Waterton Lakes National Park Avalanche Forecast
Feb 13th, 2020 4:00PM
Newly formed windslabs are reactive with a thick melt freeze crust acting as a bed surface. Surface avalanches have the potential to step down to deep persistent slabs, particularly in shallow snowpack areas.
Friday: A mix of sun and cloud with freezing level at valley bottom. West winds 50km/ hour gusting to 80.
Saturday: Scattered flurries. 5- 10cm of accumulation with freezing level remaining at valley bottom. Strong SW wind.
Sunday: Snow throughout the day with total accumulation between 10-20cm. Freezing level 1100m. Strong SW wind.
Recent storm snow has allowed for continued development of windslabs on all but West aspects. New & old windslab sits over a thick melt freeze crust which exists up to 2100m. Recent natural windslab activity occurred with this melt freeze crust as the bed surface. The midpack is well settled, though weaker basal facets can be found in thin areas.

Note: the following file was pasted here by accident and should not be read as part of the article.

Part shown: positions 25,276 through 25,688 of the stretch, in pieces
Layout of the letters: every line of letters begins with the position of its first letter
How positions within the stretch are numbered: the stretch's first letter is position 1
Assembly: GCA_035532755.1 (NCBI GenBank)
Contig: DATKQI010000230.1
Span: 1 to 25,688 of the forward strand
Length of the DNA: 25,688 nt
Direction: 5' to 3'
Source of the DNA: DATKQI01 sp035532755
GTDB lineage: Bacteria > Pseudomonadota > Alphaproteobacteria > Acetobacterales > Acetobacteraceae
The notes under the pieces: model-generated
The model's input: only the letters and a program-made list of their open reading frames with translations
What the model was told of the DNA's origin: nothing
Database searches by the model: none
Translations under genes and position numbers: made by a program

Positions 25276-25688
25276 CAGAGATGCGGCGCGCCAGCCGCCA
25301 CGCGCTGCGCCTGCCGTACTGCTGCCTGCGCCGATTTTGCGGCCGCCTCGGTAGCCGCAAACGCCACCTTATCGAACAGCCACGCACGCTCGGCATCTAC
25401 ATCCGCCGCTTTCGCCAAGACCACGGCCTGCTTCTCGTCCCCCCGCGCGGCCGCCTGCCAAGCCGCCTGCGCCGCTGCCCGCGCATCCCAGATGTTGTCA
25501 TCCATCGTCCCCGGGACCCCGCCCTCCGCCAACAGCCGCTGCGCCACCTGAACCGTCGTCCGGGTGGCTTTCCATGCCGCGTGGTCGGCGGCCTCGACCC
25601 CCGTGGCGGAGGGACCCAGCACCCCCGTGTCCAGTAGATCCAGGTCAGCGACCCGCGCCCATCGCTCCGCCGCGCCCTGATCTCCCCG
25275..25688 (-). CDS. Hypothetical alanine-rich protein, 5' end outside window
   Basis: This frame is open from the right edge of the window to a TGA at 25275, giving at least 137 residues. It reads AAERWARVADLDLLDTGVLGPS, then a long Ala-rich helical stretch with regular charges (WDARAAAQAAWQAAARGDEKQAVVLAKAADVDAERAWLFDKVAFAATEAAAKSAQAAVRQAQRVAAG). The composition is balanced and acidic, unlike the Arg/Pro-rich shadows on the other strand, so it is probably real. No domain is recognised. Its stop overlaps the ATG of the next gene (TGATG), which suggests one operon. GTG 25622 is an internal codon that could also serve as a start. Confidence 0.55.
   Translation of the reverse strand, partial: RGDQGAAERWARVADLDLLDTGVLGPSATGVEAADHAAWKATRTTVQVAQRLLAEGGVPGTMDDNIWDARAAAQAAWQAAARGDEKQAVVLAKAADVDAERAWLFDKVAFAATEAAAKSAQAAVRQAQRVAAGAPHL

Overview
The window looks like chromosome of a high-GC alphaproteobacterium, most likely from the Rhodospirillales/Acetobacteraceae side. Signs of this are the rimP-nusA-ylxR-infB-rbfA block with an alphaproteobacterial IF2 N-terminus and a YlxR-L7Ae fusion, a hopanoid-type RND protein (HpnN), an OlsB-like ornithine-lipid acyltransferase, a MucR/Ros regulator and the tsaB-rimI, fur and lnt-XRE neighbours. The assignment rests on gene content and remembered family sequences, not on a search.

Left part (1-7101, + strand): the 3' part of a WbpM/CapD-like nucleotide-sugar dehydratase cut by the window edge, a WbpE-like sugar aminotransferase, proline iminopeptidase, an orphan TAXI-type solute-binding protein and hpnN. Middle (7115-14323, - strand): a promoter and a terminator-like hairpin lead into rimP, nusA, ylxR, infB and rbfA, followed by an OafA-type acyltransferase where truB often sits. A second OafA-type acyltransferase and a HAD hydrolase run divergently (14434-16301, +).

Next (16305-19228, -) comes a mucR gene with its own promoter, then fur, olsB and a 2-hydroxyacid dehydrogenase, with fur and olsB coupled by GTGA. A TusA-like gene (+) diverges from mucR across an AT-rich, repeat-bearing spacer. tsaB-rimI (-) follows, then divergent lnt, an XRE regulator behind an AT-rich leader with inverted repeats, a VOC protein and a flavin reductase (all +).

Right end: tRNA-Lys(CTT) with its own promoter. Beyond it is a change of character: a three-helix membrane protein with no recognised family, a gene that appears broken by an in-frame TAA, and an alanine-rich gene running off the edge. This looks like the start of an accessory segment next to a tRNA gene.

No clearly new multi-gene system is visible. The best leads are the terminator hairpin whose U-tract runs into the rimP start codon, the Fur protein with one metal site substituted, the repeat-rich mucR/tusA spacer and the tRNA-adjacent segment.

Numerous natural size 1-2 windslab avalanches observed from the Akamina parkway today. One of the observed natural avalanches stepped down in to a deep persistent slab in a shallow snowpack area on a cross-loaded feature. Observations are less than 24 hours old .
Significant cornice growth noted in the alpine.
Below 2100m, windslabs sit on a thick melt freeze crust which could serve as an excellent bed surface and allow fractures to propagate surprisingly far. Take the time to evaluate the bond to this layer.
- If you are increasing your exposure to avalanche terrain, do it gradually as you gather information.
- Use caution in lee areas. Recent wind loading has created wind slabs.
Aspects:North, North East, East, South East, South, North West.
Deep Persistent Slabs
- If triggered the storm slabs may step down to deeper layers resulting in large avalanches.
- Be cautious in shallow snowpack areas where triggering is more likely.
Elevations:Treeline, Below Treeline.
Valid until: Feb 16th, 2020 4:00PM